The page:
Skip to main content
ABC News
Why GOP Senators Wary Of The Tax Bill Are Getting On Board

Earlier this week, we listed 10 Republican senators who had potential reservations about their party’s tax policy bill — way more than the three GOP votes needed to kill it. Now, with the Senate voting on this legislation as soon as Thursday night, it looks like that opposition is falling away.

Why? On the one hand, party leaders are promising to change the bill to please many of the holdouts. On the other hand, some of the holdouts are either dropping their demands or accepting changes that have the appearance — more than the reality — of addressing their publicly stated concerns.

Montana’s Steve Daines and Wisconsin’s Ron Johnson had asked for the bill to offer more benefits to certain kinds of businesses called pass-throughs, and Senate GOP leaders are expected to allow a vote to adopt those changes later Thursday. Additionally, Alaska’s Lisa Murkowski and Arizona’s John McCain were considered wild cards simply because they voted against the GOP Obamacare repeal bill over the summer, but neither had expressed any deep reservations about the tax measure. Murkowski announced Wednesday that she indeed supports the bill, and McCain followed suit Thursday. So those four moving to the “yes” column makes sense.

Maine’s Susan Collins, wary of this bill’s inclusion of a repeal of the individual mandate of Obamacare, says party leaders have pledged to her that they will enact a separate bill, known as Alexander-Murray, that is designed to shore up the Affordable Care Act’s health marketplaces. In fact, according to Collins, party leaders say they will pass Alexander-Murray before the final vote on this tax bill, which still must go through the conference process because the House passed a different version.

That has the appearance of giving her the essential thrust of what she wants — a way to preserve the mainstays of Obamacare. But here’s the problem: The enactment of Alexander-Murray cannot be guaranteed by Senate Majority Leader Mitch McConnell. To avoid a filibuster — which can’t be used on the tax measure because Republicans are using budget reconciliation rules — Alexander-Murray requires 60 votes in the Senate. In other words, some Democrats, who have been strongly opposed to the tax bill, would have to help pass the health care bill even as they know it will ease the GOP’s tax push. Also, there is no guarantee that the House, full of conservative members who hate Obamacare and may never vote for a bill to make it work better, will agree to that provision. Finally, the Congressional Budget Office says that passage of Alexander-Murray would not meaningfully affect its prediction of the ill consequences of repealing the individual mandate: an increase in the number of Americans who are uninsured (up to 13 million) as well as an increase in the cost of insurance for some Americans with coverage.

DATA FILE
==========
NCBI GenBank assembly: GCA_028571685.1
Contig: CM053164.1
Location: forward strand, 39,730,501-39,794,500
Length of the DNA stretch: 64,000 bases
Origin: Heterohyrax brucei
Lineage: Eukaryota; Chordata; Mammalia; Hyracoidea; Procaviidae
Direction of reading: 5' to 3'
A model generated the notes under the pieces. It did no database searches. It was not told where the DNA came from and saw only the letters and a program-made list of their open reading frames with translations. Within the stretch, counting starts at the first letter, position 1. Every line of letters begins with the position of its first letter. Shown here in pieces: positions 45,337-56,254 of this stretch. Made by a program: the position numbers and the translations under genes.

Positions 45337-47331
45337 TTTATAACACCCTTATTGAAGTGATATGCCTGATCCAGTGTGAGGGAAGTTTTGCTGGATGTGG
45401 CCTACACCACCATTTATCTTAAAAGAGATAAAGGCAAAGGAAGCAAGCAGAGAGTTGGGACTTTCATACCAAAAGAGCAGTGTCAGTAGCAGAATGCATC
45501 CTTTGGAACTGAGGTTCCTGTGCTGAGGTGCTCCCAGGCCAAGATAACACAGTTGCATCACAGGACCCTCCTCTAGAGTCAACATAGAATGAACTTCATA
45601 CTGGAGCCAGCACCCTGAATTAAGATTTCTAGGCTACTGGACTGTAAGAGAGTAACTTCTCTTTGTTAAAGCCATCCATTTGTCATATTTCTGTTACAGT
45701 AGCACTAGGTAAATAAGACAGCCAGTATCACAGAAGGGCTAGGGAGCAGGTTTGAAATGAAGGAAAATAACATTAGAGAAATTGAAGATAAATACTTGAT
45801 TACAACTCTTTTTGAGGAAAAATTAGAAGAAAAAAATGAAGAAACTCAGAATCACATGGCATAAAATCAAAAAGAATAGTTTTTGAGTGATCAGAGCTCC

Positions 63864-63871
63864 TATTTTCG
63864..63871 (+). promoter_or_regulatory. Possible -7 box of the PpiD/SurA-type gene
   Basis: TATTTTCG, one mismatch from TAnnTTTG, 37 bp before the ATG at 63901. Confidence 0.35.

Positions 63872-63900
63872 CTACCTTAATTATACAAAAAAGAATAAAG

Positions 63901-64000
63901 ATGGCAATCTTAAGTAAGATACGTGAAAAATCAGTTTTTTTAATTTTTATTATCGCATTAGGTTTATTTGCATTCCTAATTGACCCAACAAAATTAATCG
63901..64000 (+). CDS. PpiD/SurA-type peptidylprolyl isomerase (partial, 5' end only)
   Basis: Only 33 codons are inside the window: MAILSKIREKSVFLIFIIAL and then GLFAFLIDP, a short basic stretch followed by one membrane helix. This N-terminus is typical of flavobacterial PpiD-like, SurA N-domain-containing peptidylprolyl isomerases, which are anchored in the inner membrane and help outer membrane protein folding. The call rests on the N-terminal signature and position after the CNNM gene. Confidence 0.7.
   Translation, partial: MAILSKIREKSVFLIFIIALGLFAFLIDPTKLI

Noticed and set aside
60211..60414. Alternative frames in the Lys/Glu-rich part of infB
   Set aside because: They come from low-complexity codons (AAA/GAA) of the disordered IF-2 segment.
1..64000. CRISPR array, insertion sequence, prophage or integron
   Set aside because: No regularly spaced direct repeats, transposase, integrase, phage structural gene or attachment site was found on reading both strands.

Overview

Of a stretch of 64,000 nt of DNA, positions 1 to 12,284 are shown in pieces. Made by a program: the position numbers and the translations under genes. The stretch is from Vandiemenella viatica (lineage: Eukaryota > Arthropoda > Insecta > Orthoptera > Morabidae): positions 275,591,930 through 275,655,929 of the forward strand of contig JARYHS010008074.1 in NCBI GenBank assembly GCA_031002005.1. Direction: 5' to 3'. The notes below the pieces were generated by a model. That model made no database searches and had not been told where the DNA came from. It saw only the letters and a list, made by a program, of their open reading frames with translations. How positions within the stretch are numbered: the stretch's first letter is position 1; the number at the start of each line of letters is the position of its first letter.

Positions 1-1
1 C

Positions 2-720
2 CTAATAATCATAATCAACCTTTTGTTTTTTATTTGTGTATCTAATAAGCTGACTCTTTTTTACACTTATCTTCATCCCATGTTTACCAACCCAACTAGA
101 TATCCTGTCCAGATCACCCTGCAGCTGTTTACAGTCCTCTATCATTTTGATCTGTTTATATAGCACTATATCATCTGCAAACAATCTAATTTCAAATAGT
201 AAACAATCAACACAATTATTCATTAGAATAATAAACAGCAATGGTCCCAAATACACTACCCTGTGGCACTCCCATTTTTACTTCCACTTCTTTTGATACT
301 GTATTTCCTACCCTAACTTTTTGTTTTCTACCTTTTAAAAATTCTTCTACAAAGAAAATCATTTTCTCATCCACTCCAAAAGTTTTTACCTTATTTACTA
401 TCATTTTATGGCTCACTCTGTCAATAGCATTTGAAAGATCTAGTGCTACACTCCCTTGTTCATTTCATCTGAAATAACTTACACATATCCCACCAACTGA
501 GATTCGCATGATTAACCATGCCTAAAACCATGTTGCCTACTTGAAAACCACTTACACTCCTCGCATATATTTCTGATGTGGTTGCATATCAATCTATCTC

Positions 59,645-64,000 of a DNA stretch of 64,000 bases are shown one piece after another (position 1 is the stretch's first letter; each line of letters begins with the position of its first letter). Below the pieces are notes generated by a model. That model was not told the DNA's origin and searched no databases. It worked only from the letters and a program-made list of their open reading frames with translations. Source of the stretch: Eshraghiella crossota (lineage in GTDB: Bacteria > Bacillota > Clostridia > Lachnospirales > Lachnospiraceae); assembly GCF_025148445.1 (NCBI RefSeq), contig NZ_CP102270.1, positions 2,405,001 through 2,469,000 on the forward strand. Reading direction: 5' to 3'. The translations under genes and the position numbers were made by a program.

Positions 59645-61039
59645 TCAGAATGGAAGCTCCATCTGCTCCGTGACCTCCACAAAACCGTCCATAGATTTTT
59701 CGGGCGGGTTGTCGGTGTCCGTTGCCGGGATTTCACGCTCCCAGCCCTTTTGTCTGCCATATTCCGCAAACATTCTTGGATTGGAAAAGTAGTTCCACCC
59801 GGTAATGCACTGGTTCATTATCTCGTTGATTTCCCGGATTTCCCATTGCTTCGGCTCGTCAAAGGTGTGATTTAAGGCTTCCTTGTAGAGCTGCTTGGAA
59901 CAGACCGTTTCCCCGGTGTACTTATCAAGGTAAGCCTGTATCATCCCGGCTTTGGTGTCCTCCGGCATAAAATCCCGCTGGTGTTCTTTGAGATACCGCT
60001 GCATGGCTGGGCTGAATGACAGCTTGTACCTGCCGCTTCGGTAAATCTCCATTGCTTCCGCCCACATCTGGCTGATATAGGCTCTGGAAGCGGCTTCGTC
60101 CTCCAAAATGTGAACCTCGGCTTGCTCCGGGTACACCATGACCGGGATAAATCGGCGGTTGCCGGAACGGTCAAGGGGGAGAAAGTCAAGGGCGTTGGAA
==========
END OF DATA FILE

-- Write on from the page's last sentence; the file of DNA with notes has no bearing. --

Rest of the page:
Collins is not the only one backing the tax bill on what seems to be wishful thinking. Tennessee’s Bob Corker and Oklahoma’s James Lankford, who have complained that this legislation could increase the deficit too much, also appear to be have been placated by a gesture that is unlikely to result in their stated goal. A so-called trigger imposing automatic spending cuts or tax increases if the deficit grows too much will likely be put into the legislation on Thursday. (The proposal has not been released publicly yet.) I’m skeptical that a future Congress will actually feel bound by this trigger. But again, Corker and Lankford can back this bill and publicly say their concerns were addressed, even if they know that is probably not true.

There are still some unknowns. Arizona’s Jeff Flake and Indiana’s Todd Young also cited deficit concerns before this week, though they have not been as vocal in demanding changes as Corker and Lankford. Kansas’s Jerry Moran, who like Collins complained about the repeal of the individual mandate, has also not made a formal push this week for changes to the bill. So they remain wild cards. And if I were a Republican leader, I would be most worried about Flake because of his political freedom. (Flake is not running for re-election.)

I expect this bill to pass. Unlike in July, when Collins and Murkowski opposed even a procedural motion to take up the health care bill, all 52 Republicans on Wednesday voted to move along this tax bill. On the other hand, I expected the Obamacare repeal to pass up until the moment McCain voted no.

Perry Bacon Jr. was a senior writer for FiveThirtyEight.